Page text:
This week U is for under utilized – the readily available liability prevention tools that, in our estimation, employers most often neglect to use to their advantage.
The extra step. Before terminating an employee with a medical issue, that is. As we have written here and here, much FMLA and ADA liability is preventable if you will methodically work through the communications steps that years of case law tells us courts are looking for. The sooner you start, the sooner you can finish. I tell employers: I know it’s convenient, but taking one more step with the employee will pay off. If you think the employee has had plenty of chances to get you documentation from the doctor or to demonstrate that he/she can do the job, write that down – this is when we would terminate, but we’re not, we are giving you one chance to accomplish X by date Y. Don’t get stuck with an avoidable lawsuit because you wouldn’t take one more step to nail down your file and make it clear you fulfilled your legal obligations.
Job descriptions. Job descriptions define the target of the employee’s job duties that is critical to so many employment law disputes. In determining whether an employee is exempt under the Fair Labor Standards Act, the job description is Exhibit A in explaining what the employee really does. In the above-mentioned area of FMLA, ADA and other employee health related legal issues, the job description is the guidepost for whether an employee can perform his/her job, and the baseline for what is a reasonable accommodation. In discrimination cases, the job description is the starting for determining who is liable as a supervisor under the U.S. Supreme Court’s Vance v Ball State. The list goes on. A job description signed by the employee within the relatively recent past is too powerful a tool in litigation not to have one.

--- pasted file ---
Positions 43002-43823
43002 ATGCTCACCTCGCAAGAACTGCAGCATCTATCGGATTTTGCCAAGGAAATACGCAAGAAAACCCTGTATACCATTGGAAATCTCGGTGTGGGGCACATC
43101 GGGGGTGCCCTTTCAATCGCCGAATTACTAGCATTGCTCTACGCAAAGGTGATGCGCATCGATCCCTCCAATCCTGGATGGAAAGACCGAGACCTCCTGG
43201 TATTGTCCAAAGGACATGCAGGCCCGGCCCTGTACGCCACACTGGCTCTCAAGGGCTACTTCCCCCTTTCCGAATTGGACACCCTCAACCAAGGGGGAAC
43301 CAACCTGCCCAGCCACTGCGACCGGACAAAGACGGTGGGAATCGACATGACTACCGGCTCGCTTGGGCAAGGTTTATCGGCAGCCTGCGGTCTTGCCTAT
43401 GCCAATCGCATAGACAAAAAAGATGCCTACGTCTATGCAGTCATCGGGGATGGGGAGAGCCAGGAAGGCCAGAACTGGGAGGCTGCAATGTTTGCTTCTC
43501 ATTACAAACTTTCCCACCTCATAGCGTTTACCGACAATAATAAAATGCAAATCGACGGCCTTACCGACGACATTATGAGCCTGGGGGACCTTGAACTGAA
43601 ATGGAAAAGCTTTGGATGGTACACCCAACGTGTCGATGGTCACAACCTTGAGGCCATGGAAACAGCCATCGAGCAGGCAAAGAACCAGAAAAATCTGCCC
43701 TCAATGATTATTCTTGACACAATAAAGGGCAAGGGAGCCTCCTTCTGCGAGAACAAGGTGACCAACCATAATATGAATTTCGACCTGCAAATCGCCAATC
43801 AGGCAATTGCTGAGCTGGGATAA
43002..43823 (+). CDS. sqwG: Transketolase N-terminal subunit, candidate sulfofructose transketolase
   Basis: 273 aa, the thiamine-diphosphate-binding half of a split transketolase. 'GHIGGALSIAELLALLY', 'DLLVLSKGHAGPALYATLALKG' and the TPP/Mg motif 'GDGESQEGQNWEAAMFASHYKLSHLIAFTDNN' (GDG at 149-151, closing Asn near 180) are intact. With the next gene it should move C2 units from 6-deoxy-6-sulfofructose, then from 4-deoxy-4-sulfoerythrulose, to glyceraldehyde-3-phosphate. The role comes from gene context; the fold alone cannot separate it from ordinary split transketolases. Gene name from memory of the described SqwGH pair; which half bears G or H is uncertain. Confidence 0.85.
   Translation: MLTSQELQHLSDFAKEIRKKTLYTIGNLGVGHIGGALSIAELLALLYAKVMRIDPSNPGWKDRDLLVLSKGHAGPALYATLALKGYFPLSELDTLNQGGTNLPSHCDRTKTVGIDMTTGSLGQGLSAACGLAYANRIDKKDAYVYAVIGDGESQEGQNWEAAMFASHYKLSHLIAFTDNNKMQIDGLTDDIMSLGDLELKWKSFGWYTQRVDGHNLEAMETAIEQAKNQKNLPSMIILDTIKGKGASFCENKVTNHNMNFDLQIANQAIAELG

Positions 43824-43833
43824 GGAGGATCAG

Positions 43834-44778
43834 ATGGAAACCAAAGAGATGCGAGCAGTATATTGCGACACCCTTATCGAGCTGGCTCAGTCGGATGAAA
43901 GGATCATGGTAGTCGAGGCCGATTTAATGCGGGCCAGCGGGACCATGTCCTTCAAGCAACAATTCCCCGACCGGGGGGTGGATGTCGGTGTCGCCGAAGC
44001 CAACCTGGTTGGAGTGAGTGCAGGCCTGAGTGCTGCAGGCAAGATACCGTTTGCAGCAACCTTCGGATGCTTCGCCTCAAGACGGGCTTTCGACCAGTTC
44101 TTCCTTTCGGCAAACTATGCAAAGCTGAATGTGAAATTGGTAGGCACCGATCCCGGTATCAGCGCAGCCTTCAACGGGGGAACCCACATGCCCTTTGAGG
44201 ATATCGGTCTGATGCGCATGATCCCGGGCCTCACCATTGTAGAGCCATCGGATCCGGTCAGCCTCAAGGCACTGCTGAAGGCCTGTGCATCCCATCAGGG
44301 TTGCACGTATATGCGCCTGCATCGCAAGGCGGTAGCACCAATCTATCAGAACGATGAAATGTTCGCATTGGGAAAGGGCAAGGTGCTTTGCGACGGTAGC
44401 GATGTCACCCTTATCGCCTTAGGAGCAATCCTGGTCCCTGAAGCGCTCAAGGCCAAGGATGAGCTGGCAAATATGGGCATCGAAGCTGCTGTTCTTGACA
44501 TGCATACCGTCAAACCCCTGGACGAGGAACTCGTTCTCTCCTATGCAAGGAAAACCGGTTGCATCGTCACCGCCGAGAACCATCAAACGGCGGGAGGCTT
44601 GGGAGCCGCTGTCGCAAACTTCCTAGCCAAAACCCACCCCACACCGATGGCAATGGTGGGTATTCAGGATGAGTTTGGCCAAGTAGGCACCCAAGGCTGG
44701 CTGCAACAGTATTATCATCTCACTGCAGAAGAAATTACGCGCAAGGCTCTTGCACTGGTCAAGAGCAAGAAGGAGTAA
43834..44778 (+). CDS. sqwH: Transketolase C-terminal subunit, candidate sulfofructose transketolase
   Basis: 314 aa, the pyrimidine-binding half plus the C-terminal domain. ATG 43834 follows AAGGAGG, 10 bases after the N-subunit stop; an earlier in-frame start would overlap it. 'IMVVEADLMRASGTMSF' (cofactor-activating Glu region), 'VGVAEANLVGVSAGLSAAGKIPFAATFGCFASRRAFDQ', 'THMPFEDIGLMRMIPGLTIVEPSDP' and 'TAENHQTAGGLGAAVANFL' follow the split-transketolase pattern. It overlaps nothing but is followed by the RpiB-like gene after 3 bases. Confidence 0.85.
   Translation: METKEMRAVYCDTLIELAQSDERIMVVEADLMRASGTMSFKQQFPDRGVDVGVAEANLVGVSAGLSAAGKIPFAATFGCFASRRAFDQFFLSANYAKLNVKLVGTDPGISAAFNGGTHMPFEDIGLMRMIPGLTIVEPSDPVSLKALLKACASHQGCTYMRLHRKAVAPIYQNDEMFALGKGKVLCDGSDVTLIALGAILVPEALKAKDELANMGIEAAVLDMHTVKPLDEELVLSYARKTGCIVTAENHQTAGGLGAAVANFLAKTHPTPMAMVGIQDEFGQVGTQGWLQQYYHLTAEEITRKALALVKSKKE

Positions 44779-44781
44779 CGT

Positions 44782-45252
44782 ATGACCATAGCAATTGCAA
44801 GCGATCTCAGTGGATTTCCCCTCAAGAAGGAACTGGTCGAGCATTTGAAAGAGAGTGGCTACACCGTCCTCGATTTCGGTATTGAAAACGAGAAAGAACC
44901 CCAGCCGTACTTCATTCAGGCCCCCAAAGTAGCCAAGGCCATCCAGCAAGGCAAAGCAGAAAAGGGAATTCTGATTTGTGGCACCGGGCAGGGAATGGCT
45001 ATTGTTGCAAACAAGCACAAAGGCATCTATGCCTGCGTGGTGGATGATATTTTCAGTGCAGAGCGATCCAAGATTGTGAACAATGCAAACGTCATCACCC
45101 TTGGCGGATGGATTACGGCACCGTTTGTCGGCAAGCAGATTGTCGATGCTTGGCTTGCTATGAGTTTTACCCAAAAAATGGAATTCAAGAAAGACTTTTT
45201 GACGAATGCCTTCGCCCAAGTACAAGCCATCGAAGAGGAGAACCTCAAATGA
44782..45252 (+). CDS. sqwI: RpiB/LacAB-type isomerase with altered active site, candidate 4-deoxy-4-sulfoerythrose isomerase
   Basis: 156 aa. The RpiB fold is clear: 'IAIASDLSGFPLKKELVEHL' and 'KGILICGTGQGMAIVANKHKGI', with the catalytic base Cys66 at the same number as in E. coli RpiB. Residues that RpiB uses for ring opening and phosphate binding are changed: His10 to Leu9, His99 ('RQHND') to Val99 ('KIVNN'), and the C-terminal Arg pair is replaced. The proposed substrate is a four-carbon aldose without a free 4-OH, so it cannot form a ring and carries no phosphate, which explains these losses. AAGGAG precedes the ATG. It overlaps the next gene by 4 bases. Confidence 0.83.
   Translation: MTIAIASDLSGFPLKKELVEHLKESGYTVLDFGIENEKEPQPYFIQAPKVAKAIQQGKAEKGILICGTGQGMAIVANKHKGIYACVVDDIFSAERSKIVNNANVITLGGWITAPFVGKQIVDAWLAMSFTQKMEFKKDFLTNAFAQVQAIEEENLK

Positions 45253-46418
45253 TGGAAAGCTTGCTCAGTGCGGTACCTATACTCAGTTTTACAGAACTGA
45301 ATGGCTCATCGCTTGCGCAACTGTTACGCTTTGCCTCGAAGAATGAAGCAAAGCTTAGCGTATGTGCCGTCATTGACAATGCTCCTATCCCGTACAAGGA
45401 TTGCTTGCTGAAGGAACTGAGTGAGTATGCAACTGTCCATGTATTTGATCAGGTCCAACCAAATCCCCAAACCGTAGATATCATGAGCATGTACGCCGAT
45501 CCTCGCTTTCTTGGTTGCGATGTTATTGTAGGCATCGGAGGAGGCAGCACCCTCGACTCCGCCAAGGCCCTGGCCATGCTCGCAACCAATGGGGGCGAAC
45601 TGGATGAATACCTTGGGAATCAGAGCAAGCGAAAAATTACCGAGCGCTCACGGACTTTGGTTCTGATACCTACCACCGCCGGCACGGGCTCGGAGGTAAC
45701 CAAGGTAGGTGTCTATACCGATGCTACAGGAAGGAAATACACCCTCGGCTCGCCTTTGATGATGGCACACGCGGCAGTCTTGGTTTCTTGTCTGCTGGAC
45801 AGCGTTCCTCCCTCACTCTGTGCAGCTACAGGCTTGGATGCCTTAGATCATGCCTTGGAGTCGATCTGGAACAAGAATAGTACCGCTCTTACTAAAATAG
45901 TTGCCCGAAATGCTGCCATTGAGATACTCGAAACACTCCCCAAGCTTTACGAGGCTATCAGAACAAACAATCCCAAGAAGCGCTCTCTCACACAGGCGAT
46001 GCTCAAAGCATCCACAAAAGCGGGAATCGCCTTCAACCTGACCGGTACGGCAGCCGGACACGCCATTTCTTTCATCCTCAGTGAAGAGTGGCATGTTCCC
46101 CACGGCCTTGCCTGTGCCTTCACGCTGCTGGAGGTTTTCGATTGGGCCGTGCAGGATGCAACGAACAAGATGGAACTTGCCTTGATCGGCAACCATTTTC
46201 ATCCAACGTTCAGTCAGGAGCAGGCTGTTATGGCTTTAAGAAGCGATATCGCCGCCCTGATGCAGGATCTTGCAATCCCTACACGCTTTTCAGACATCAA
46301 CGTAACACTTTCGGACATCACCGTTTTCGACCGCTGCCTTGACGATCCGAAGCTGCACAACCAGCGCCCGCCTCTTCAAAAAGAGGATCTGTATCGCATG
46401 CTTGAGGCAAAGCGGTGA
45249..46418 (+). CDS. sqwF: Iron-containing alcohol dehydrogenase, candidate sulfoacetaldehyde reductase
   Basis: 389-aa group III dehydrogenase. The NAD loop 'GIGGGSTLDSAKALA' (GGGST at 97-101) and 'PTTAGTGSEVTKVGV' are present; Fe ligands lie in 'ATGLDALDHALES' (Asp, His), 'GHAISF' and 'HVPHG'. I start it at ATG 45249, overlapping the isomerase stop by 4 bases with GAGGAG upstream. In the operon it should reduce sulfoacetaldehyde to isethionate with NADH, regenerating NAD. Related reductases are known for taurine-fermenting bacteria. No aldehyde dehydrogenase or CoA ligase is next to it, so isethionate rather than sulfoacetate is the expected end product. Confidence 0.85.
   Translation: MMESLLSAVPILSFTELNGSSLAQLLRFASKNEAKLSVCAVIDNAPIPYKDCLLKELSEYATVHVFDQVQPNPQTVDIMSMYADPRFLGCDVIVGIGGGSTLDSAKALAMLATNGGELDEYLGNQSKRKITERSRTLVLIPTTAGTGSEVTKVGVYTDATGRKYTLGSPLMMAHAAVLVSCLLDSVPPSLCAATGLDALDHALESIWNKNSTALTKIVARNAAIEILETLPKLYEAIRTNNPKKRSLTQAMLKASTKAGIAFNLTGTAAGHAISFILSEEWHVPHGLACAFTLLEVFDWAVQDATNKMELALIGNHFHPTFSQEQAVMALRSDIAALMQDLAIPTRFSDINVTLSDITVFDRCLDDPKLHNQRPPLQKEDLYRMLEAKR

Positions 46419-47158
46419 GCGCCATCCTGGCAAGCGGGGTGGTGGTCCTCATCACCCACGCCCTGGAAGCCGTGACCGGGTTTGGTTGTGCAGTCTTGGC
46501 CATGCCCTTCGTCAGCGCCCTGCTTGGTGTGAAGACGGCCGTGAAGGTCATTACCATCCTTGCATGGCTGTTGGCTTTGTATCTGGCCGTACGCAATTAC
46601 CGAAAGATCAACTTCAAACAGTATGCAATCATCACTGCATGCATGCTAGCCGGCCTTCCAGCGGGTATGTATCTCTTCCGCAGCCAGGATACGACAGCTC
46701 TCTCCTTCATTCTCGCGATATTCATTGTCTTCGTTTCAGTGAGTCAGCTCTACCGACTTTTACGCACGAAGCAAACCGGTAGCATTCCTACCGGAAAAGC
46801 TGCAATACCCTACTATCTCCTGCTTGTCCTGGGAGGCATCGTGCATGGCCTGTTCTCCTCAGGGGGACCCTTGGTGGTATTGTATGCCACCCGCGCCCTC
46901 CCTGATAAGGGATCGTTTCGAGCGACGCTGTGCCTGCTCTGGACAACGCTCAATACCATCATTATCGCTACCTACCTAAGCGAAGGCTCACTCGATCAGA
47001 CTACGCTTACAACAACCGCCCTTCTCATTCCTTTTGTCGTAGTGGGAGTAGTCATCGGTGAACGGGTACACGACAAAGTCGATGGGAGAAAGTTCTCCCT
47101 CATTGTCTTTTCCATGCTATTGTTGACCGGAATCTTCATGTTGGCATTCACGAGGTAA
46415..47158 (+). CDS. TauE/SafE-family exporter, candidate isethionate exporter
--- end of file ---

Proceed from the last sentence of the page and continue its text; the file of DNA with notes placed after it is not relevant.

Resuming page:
The gut check. Specifically, the termination gut check phone call to counsel. Every termination involves risk, even those that do not involve risk factors that may be obvious such as the employee having made a past harassment or other legal complaint, or membership in one or more classes protected by discrimination laws. Indeed, with relatively few exceptions, employment litigation is about terminations. There are unlawful hiring or failure to promote cases, but the vast majority of employment law is about terminations. Is there any event in your business that is as predictably a potential liability event? Certainly major commercial disputes or serious injuries involving the company may involve greater liability, but is there anything else in business where there is a predictable moment, voluntarily initiated by the company, that we know is a potential litigation event? Yet employers often trigger this legal event without talking to a lawyer, and miss issues that could have been avoided. It is a classic example of paying a little now rather than a lot more later. Protect yourself and the company, make the call. If you are ready, it will be a few minutes. If it is more than a few minutes, you might not have been ready, so it will help get you there.
Companies that are using these three tools are spending less time and money in court and more time focused on their true mission.